nico.h at gmx.de
Tue Nov 29 00:27:18 CET 2016
On 28.11.2016 20:26, David Hendricks via coreboot wrote:
> On Sun, Nov 27, 2016 at 8:28 PM, ron minnich <rminnich at gmail.com> wrote:
>> yeah, david and nico both make very good points. I like the idea of JSON
>> file, and further we're working on a Go program
>> on the u-root project that would parse said file (trivial in Go to parse
>> JSON, it's one statement and blam! your Go struct is all
>> filled in) and then decide what to configure/what to download/how to
>> validate (we have a gpgv command written in Go by
>> Eric Grosse) and then how to kexec it.
>> I think what we're doing might be useful?
> Now we're talkin' - A standardized data format that is human
> readable/writeable that can be easily parsed and generated using small
> libraries. It looks like Go can already handle it easily, for C we could
> maybe use JSMN (http://zserge.com/jsmn.html) or something similar. I think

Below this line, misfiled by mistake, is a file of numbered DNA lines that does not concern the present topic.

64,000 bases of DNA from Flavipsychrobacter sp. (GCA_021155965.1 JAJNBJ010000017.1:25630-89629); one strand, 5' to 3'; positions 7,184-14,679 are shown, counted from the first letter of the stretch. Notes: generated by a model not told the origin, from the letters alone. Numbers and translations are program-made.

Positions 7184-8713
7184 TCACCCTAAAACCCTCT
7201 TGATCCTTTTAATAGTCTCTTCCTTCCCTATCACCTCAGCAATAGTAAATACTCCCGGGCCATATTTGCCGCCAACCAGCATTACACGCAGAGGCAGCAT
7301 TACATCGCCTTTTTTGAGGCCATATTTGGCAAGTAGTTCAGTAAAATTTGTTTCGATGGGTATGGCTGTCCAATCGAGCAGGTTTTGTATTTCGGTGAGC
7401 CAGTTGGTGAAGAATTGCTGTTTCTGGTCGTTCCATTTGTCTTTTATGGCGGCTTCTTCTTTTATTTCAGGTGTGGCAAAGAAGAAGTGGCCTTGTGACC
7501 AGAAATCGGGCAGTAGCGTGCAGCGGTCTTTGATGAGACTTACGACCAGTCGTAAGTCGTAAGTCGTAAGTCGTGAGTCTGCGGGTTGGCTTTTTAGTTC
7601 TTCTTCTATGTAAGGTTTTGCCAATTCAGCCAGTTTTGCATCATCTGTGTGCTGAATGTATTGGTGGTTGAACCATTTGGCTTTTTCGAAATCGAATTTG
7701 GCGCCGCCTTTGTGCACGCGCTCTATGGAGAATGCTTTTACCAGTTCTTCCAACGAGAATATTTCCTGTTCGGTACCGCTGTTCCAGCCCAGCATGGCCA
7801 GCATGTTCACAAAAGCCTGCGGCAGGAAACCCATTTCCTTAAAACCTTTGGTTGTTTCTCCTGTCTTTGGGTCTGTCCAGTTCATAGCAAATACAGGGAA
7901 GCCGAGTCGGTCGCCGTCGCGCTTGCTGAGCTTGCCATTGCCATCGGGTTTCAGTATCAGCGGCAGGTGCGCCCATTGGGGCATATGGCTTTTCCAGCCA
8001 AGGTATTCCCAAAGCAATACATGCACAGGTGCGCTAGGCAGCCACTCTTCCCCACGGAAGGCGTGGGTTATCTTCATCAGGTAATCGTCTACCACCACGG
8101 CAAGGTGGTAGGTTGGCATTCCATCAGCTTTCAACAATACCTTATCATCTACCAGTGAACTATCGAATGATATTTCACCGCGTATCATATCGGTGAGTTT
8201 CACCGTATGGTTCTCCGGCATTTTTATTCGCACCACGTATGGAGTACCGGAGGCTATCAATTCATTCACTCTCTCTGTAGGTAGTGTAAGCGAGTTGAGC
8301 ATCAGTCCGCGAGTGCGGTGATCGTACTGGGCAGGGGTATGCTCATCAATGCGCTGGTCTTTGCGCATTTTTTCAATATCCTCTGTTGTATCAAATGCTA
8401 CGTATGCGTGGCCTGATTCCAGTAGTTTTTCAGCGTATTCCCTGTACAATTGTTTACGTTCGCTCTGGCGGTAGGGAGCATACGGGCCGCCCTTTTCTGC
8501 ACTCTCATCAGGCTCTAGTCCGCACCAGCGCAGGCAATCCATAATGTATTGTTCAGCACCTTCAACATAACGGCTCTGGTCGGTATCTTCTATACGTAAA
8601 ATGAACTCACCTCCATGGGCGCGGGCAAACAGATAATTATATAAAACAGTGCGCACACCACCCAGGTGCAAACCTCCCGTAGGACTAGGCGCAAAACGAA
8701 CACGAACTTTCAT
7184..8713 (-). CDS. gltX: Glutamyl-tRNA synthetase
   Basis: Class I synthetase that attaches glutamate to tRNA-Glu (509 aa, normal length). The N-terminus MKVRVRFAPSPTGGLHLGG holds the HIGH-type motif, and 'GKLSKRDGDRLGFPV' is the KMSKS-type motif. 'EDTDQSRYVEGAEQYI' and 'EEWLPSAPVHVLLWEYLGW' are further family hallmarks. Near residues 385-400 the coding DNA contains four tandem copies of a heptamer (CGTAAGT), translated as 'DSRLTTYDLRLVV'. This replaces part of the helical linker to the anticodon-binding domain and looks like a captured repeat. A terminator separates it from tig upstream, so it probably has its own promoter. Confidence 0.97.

> that addresses Nico's first point.
> For the other points, I imagine we'd have two varieties of the JSON file.
> One would be generated along with the payload and included as a CBFS file
> to specify things like capabilities and bootable device priority*. The
> other would be on the bootable media and specify things like the kernel
> path and parameters. A tool which is used to generate the latter would
> verify the capabilities and warn the user if their coreboot payload lacks
> support for something.
A tool like that might have to see the whole bootable medium. You can't
tell from the configuration file in which type of filesystem it's stored
for example. But I really like the idea. Such a tool could tell if a
boot medium only needs capabilities that are mandatory in the spec,
thus, should always boot ;)
> *Stuff like boot device priority might need some more thought since CMOS
> may be a preferable way of controlling something like that. However given
> that CMOS might not exist on a particular platform (especially in the
> non-x86 world) replacing the config file in CBFS file might not be a bad
> way to go.
I'd like to keep that out of scope (for the moment). Let's just start
with what happens when the bootloader has found the configuration.
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